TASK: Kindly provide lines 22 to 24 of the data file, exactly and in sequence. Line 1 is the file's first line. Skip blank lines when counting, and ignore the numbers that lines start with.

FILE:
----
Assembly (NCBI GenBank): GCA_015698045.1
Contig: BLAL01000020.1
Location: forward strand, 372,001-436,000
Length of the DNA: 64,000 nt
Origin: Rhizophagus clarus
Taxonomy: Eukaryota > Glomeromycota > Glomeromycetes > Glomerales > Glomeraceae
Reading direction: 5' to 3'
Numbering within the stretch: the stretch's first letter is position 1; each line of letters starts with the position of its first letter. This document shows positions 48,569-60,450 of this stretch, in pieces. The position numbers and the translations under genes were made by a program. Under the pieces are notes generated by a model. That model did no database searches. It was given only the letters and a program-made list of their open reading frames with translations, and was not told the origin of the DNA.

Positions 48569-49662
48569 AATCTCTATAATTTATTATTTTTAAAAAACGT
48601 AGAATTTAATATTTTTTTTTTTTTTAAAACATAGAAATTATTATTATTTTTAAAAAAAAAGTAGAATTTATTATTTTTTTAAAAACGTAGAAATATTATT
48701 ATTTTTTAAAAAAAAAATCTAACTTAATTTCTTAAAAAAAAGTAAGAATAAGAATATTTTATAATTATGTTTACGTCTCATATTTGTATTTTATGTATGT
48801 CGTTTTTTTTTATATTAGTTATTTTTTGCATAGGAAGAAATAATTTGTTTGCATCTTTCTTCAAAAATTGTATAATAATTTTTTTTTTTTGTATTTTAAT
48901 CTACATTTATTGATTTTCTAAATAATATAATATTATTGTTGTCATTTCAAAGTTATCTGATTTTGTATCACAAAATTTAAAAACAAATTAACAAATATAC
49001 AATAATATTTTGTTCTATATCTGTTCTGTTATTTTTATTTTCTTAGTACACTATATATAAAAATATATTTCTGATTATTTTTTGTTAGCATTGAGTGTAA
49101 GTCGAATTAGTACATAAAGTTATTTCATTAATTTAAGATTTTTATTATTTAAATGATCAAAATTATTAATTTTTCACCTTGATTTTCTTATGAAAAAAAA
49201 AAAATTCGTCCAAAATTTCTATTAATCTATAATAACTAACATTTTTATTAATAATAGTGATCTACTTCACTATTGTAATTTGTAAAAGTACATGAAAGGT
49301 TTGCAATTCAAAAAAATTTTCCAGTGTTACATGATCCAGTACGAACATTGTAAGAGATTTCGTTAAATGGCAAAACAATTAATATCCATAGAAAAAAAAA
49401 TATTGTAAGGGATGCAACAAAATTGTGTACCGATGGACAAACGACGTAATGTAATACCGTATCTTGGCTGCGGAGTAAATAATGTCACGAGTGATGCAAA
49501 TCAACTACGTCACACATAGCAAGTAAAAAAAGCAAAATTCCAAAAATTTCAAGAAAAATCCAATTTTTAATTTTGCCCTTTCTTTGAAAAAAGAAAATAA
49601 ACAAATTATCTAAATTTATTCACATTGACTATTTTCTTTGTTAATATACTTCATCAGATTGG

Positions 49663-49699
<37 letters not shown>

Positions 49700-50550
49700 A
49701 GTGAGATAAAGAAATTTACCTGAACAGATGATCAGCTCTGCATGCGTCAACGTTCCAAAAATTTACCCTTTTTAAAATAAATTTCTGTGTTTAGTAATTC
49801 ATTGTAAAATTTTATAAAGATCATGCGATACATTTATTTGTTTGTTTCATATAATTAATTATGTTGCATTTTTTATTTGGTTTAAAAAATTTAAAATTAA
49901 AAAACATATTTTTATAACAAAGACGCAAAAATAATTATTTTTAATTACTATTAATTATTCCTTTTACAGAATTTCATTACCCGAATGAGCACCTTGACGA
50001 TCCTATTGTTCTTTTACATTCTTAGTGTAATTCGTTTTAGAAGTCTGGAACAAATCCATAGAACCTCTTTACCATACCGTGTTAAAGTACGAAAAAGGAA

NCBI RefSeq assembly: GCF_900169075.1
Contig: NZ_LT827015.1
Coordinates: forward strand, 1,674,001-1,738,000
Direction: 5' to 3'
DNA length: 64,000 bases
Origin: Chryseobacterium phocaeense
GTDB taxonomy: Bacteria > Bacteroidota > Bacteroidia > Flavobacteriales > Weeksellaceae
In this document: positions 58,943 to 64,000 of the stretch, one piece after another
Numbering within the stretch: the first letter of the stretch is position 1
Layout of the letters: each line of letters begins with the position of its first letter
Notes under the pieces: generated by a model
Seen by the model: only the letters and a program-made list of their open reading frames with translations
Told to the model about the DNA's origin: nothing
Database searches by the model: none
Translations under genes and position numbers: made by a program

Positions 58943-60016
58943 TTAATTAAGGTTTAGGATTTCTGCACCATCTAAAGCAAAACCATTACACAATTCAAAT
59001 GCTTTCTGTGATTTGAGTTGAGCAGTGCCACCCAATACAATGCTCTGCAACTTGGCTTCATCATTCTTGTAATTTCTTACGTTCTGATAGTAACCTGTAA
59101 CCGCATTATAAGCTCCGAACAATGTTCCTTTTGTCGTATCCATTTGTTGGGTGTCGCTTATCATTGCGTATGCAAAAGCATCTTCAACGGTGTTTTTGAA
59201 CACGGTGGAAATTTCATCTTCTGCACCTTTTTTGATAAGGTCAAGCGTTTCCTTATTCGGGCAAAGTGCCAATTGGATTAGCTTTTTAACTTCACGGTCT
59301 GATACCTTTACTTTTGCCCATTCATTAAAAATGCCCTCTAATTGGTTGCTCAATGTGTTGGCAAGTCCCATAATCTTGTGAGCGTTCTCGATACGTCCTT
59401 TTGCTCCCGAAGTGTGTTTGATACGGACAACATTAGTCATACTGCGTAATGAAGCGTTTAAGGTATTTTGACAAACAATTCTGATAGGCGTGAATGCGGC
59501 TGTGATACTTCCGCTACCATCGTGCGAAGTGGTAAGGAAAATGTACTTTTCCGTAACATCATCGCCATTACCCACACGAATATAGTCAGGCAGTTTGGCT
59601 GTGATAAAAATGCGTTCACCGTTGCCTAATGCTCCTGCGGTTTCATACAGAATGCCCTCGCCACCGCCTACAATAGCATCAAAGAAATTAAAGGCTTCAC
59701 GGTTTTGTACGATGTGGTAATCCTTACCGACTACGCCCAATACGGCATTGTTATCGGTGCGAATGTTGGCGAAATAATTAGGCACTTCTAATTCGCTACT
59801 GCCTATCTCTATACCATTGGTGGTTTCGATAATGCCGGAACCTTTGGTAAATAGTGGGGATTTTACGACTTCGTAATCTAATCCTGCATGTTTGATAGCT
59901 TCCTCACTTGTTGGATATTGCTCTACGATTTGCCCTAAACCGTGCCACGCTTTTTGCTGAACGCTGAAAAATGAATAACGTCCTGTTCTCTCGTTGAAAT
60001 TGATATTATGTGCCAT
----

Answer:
Positions 49663-49699
<37 letters not shown>

Positions 49700-50550